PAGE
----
State Nonferrous Leasing

Nonferrous Metallic Minerals


State Nonferrous Metallic Mineral Leasing
Public Lease Sale

September 12, 2017 - Approval of Mineral Leases
On September 12, 2017, the Minnesota State Executive Council approved issuance of 284 leases to four companies that submitted bids at the state’s June 9, 2017 nonferrous metallic minerals lease sale. The Executive Council approved issuance of:

Revenues from the leases will benefit school districts throughout the state, counties, townships and school districts where the leased minerals are located, as well as the state general fund.



Overview

Since 1966 the DNR has offered nonferrous metallic mineral leases on state-owned mineral rights through a public competitive sealed bid offering known as the Metallic Minerals Lease Sale.


What are Nonferrous Metallic Minerals?
Nonferrous metallic minerals refers to all metals except iron ore and taconite. The metallic minerals state lease category includes elements such as copper, nickel, platinum, palladium, gold, silver, cobalt, chromium, zinc, lead, bismuth, tin, tungsten, tantalum, niobium.

Leases

A state metallic mineral lease grants the lessee authority to explore for a mineral deposit but with certain conditions. The lessee is under lease terms that have conditions to help protect the public and environment (see lease form). Any exploration on state land requires the explorer to send an Exploration Plan to the DNR for approval before any exploration on the ground can begin. If a lessee does discover a mineral deposit, environmental review and mining permits are mandatory before mining can begin.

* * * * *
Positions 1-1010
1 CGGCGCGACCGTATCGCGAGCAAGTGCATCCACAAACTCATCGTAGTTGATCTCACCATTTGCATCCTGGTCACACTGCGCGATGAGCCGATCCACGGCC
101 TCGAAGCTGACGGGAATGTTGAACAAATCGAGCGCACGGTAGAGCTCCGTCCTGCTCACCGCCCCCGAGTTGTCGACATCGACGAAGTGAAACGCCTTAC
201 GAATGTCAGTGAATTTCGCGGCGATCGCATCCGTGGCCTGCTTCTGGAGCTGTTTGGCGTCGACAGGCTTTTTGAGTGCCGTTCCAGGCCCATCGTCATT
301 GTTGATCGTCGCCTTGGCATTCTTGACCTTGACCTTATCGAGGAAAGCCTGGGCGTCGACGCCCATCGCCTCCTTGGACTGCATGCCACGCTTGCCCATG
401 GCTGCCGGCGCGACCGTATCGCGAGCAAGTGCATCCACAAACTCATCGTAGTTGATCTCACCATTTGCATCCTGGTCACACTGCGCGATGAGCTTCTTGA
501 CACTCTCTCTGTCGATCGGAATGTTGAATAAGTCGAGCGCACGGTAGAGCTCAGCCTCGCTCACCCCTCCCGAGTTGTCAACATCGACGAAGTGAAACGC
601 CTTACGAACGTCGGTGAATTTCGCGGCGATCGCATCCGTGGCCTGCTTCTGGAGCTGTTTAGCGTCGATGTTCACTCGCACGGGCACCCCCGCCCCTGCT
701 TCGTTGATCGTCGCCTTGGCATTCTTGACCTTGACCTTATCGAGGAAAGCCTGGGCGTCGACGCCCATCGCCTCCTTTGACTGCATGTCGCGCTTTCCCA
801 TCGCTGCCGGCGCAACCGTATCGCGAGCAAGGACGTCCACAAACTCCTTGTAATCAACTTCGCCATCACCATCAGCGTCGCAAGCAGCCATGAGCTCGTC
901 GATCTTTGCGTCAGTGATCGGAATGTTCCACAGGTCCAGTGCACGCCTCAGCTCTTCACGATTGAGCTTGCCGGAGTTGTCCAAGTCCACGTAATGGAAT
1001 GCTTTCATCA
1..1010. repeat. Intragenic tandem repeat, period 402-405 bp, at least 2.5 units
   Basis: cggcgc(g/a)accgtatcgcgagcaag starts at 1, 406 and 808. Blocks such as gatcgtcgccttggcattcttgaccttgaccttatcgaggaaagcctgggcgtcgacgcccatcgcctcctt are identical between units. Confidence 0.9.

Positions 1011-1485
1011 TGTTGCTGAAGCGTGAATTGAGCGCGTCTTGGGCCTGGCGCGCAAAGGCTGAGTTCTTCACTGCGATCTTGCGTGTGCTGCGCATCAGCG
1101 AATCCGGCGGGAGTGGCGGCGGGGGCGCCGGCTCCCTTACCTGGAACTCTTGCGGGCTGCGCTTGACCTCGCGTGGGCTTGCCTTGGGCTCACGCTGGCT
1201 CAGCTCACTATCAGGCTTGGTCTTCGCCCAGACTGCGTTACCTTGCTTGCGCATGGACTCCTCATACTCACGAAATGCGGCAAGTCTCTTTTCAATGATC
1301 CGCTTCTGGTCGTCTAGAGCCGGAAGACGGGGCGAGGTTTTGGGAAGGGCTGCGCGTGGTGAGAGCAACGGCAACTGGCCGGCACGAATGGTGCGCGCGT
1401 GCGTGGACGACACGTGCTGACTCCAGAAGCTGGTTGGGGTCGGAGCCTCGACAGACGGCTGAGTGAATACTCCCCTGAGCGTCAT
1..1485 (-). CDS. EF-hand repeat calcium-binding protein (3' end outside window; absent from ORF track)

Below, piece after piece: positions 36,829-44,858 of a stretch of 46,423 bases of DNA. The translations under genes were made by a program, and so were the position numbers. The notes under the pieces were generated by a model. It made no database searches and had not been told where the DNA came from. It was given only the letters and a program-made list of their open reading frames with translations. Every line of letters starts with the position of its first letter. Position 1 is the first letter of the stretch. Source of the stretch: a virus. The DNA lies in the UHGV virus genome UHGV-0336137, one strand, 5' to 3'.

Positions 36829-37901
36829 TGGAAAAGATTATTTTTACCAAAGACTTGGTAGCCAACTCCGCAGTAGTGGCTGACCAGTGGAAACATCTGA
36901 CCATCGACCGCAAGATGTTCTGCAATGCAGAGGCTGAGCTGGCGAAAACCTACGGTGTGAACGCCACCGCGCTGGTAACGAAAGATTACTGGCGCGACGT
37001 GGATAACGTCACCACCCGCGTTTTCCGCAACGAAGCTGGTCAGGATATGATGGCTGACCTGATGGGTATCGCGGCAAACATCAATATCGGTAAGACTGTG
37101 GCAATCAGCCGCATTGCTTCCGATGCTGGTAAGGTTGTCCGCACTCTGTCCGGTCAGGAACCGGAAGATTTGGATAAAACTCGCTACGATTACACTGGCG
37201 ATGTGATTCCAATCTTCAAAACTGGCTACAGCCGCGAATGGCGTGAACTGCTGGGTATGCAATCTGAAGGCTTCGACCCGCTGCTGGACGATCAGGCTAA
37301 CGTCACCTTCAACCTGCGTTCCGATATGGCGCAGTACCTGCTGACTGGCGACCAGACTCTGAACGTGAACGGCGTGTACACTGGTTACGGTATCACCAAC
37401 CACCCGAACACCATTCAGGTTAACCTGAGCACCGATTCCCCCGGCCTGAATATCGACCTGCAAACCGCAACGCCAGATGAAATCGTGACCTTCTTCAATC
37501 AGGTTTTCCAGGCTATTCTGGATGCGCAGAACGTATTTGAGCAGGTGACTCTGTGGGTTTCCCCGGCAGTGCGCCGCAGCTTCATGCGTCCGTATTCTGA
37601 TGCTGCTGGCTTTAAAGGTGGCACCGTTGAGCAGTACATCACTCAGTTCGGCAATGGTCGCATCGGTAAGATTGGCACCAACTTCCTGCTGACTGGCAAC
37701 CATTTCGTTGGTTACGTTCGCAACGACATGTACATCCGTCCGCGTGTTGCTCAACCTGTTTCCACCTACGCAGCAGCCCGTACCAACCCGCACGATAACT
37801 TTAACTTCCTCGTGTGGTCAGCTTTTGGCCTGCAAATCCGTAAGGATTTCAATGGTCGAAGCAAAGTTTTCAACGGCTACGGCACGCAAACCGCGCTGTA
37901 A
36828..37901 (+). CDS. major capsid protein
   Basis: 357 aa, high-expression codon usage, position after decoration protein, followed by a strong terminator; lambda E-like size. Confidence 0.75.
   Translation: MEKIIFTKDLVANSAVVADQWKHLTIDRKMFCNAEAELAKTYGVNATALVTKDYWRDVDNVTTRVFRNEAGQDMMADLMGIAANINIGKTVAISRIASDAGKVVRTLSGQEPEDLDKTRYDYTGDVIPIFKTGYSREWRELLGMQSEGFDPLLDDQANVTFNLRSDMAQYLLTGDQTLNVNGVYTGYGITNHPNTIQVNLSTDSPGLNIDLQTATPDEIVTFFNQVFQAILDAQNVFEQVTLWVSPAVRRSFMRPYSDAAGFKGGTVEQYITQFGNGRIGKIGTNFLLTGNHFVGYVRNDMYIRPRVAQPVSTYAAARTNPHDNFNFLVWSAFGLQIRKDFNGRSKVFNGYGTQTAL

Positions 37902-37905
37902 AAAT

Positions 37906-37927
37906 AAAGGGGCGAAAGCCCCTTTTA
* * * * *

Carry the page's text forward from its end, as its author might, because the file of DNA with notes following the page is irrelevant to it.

Metallic Minerals Lease Sale Rules »
(MN Rules, parts 6125.0100 to .0700)

Exploration Plans and Regulations »

Leases need Executive Council approval

All state leases for nonferrous metallic minerals must be approved by the Executive Council (Minnesota Statutes, section 93.25, Subd. 2). The Executive Council consists of the governor, lieutenant governor, secretary of state, state auditor, and attorney general.

Executive Council Approval »

2017 Lease Sale

More Lease Sale Information Below:
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Past News

September 12, 2017 Approval of Mineral Leases

September 11, 2017 State Executive Council meeting rescheduled for September 12, 2017

September 8, 2017 Executive Council Meeting Canceled

August 25, 2017: Metallic Mineral Lease Sale Update

June 9, 2017: Nonferrous Metallic Minerals Lease Sale Bid Results

DNR Press Release on May 8, 2017: DNR to hold Metallic Mineral Lease Sale

Notice of Sale » PDF

Notice of Intent to Hold Sale » PDF

DNR Press Release on January 30, 2017: State Lands Being Considered for Metallic Mineral Leasing

Information

2017 lease sale bid information summary
Bid Information Summary »

Areas offered for lease in 2017 lease sale
Approximately 195,324 state-owned mineral acres were offered for lease in 5 counties:

  • Beltrami: 560 acres / 3 mining units
  • Itasca: 95,614 acres / 233 mining units
  • Koochiching: 47,143 acres / 112 mining units
  • Lake of the Woods: 25,447 acres / 58 mining units
  • St. Louis: 26,560  acres / 100 mining units

Mining Units
State lands being offered are grouped into 506 mining units.
What is a Mining Unit?  »

  • 54% have been leased before
  • 99.8% have been offered in past public lease sales